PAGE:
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As Nikkei eclipses 34-year record, derivatives signal stall ahead

by Staff GBAF Publications Ltd
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As Nikkei eclipses 34-year record, derivatives signal stall ahead

By Junko Fujita

TOKYO (Reuters) – As Japan’s Nikkei catapults past its bubble-era peak and investors grow confident of future gains, flows in the derivative market points to a potential interruption in short-term momentum.

The Nikkei share average sailed past 1989 highs in afternoon trade on Thursday to a record 39,029, buoyed by a tech-rally, solid earnings and a weaker yen currency inflating exporters’ profits. It is up more than 16% so far this year.

During the upswing overseas hedge funds, including commodity trading advisors or CTAs, built significant long positions in Nikkei 225 futures. Positioning data suggests their exit is imminent.

“They are looking for a timing to lock in profits from them,” said Masanari Takada, a quantitative and derivatives strategist at J.P. Morgan Securities.

“That timing might be when the Nikkei hits a new record,” he said, with the level pretty “comfortable” for an exit.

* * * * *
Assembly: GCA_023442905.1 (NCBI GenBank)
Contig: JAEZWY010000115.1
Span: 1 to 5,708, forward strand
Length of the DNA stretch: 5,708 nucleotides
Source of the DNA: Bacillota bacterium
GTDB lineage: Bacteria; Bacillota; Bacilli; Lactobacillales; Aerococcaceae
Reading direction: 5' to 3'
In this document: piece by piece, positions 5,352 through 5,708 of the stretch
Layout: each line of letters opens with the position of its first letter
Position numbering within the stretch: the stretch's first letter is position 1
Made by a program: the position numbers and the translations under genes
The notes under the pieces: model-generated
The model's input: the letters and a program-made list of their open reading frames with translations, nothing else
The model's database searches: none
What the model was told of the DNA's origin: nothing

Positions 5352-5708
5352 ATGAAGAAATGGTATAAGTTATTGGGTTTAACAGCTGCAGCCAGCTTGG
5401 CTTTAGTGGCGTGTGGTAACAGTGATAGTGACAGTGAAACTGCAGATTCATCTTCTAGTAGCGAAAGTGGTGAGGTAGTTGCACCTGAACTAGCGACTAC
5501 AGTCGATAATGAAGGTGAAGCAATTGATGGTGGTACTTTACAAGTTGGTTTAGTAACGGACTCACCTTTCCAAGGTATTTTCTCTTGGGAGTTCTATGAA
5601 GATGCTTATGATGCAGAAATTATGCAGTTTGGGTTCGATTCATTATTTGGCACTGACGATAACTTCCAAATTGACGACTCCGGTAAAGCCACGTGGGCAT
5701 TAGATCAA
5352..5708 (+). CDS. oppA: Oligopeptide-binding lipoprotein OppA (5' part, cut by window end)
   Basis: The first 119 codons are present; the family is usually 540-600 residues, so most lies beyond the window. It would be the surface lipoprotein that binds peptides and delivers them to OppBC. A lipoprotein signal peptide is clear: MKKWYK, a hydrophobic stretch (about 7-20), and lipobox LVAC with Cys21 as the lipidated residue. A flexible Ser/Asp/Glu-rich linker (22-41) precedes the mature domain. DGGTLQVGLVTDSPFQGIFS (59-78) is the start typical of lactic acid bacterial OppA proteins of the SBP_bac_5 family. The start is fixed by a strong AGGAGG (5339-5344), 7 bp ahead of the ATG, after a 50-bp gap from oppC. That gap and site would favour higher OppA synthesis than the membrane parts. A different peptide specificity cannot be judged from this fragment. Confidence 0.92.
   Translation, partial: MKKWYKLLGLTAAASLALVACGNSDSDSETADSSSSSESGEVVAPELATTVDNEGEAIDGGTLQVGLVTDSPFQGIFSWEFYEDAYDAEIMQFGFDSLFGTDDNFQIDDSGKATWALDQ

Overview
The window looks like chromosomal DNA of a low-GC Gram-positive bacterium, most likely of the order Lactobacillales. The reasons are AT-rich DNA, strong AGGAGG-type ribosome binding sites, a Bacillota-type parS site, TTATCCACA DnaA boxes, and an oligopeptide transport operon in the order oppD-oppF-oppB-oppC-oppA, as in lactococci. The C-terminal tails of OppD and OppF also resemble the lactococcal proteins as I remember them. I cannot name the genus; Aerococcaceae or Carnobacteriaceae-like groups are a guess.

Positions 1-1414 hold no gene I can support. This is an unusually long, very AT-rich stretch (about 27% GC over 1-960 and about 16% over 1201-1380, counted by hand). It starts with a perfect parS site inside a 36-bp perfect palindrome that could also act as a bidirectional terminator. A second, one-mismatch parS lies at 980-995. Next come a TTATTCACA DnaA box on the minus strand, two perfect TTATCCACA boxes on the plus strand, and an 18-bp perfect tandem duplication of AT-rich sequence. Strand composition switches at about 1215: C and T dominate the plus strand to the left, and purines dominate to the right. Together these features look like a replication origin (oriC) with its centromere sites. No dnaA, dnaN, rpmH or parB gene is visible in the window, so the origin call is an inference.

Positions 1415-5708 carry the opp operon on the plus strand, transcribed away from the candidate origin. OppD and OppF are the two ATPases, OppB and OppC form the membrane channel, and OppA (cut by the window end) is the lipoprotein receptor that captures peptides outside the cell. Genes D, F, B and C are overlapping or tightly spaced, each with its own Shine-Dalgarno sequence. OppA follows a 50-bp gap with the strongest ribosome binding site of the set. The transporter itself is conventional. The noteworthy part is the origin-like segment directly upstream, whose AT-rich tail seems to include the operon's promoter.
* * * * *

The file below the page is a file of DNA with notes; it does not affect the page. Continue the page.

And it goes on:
Investors tend to sell stocks when futures prices fall as they indicate a future price decline. Prices of futures and stocks also tend to move alongside each other as the two prices converge for the settlement of futures contract.

Latest trading data signals that selling has already begun, with hedge funds unwinding longs significantly increasing their shorts in futures.

Short positions in benchmark futures held by hedge funds increased to 12,250 contracts as of Feb. 13, exceeding 12,070 long contracts, according to data from CME Group, published by the U.S. Commodity Futures Trading Commission.

Longs were at 12,516 in the previous week, with 8,141 shorts. In December long positions stood at 18,037, with 5,232 shorts.

“The Nikkei made its inevitable run to 39k,” said Matt Simpson, market analyst at City Index in Brisbane.

“But I always remain sceptical of such breaks of big numbers as they can suck in the late comers, only to find they have been ‘caught short’ … before a volatile shakeout ensues.”

 

(Reporting by Junko Fujita in Tokyo; Additional reporting by Rae Wee in Singapore, Editing by Tom Westbrook and Shri Navaratnam)